Disturbing news, media impact

12:10 AM May 15, 2017

Every night, I see to it that I watch news from the Philippines via YouTube. The kinds of news I see are saddening, though I perfectly understand that these have to be reported because they happen in reality and that citizens have the right to know.

However, the way media in general present reality in the form of news does bother me. Maybe, time will come that even a raw footage of someone committing suicide by hanging will be shown. In 1999, the execution by lethal injection of convicted child rapist Leo Echegaray was aired on (Philippine) national TV and, until now, the scenes I saw on TV 17 years ago—the step by step process of making someone’s heartbeat stop through a series of injections, and how a pale reddish human being on his deathbed turned into a yellowish corpse after the last shot of the lethal injection—still haunt me at night.


I know and I believe that news should not be censored, but media should consider the general audience every time they present images and videos. There are times that I could not stand watching some reports because of the brutality being shown—bloody dead bodies (in close-up shots), abused and maltreated children, fetus in plastic bags, and many other disturbing images.

A few months ago, I saw on news a raw CCTV footage of a student being stabbed (18 times) to death by holdup men. The video even went viral on social media a few hours after being aired on national TV. I imagine my five-year-old and 14-year-old boys watching all these at home.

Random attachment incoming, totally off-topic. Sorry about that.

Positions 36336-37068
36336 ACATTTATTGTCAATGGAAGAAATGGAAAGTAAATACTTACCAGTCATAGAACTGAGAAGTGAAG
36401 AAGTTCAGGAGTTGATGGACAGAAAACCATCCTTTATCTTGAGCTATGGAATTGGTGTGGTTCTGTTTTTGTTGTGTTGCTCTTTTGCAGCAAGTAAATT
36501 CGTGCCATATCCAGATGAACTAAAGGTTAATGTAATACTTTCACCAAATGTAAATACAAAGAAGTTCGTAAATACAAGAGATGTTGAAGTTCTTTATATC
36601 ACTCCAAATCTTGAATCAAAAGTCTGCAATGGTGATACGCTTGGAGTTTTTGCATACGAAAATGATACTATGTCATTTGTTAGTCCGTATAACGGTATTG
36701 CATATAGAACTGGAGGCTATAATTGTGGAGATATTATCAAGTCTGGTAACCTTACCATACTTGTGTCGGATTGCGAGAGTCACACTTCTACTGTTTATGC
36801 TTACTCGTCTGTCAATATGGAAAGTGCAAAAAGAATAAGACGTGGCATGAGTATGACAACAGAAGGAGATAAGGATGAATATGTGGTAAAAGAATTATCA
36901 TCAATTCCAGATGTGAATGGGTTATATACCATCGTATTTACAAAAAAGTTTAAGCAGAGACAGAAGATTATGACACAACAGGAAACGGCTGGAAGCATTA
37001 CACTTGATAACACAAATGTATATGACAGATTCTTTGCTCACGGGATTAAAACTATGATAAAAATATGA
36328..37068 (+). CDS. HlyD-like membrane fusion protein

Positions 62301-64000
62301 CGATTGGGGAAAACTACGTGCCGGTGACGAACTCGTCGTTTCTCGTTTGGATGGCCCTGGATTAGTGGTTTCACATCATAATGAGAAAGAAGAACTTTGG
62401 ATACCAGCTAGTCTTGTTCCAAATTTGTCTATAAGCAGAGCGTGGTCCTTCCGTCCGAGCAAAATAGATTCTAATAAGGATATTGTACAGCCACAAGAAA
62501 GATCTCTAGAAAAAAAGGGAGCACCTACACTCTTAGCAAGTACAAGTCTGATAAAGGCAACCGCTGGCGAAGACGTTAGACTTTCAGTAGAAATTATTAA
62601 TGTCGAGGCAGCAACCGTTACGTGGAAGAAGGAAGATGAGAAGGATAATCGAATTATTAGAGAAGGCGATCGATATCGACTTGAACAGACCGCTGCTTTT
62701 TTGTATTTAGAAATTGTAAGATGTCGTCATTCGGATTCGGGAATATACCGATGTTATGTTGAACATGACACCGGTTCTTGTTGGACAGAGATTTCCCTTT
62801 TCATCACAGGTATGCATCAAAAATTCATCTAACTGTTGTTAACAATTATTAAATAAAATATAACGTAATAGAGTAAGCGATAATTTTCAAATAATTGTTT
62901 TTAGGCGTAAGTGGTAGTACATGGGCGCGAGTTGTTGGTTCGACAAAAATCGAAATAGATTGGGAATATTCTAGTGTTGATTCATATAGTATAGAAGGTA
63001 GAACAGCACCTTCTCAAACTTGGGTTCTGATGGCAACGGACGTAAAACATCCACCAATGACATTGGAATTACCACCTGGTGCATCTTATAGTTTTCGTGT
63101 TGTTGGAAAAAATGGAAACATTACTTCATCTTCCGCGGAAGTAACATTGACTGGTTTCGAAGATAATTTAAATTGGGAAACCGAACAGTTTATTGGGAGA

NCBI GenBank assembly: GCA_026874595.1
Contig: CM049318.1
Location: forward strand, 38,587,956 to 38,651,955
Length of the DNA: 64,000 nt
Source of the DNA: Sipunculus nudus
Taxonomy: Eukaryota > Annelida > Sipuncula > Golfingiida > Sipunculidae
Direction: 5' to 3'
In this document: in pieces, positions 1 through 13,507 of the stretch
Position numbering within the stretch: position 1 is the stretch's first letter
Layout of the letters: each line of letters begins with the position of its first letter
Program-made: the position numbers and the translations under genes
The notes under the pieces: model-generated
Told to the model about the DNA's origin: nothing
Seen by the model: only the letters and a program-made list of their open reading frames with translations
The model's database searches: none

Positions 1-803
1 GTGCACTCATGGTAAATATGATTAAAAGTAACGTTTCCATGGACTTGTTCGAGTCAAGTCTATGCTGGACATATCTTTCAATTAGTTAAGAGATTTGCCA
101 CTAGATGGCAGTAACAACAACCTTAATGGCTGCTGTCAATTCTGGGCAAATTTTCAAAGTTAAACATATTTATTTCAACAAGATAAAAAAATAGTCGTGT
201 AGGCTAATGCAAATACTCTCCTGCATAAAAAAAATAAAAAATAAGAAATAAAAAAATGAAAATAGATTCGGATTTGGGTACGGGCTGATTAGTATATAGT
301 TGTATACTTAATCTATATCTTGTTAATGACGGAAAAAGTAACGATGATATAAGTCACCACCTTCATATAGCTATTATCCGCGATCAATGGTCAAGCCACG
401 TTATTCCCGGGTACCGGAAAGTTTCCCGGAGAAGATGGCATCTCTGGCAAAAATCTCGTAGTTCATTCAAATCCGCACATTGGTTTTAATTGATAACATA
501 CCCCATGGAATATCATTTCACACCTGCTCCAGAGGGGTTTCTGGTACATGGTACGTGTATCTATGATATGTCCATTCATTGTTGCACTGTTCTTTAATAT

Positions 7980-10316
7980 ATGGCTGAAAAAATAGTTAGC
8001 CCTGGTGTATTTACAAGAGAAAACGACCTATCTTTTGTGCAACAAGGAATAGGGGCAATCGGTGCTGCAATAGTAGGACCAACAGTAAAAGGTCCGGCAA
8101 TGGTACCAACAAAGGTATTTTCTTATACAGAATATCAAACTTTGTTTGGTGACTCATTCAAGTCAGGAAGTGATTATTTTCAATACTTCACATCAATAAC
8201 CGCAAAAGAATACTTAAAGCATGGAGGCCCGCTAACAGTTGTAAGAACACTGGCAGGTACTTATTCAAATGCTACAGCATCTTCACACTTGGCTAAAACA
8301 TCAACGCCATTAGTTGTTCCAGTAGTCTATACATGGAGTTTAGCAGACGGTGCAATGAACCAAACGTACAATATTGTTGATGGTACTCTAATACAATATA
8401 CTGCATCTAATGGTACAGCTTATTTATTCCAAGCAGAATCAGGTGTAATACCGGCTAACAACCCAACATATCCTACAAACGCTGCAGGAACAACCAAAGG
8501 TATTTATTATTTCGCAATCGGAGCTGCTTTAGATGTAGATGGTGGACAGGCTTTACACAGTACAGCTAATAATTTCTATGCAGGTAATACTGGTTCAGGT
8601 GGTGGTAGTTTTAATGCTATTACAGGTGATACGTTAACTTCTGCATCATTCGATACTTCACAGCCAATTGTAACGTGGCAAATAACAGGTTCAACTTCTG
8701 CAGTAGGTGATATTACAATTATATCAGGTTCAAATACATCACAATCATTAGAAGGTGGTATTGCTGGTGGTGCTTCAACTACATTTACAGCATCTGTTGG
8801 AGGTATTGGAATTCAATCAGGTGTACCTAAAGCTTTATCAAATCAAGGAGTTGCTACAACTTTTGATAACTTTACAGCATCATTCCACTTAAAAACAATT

I hope that the media will be more sensitive and responsible for the sake of the young viewers and take into consideration the fact that images can be very disturbing to the young.

For movies, the censorship board sets age restrictions on the basis of the movies’ contents, values, influence, theme, etc. In terms of news reporting, I think that the media have somehow forgotten a certain responsibility toward young viewers. I am aware, too, that in these times, media education is needed, but it’s not all the time that parents, teachers and adults are present to help the young process uncensored information. (There are times that I could not even process these myself.)

I do not suggest that news be censored, but I believe that there are news images that are not fit for the young to watch and are suited only for late-night news, or that should not accompany their corresponding news reports. I could not help but reflect on the powerful impact the
media have in shaping public minds, attitudes, standards and social change.

LESLIE D. IRANG, [email protected]

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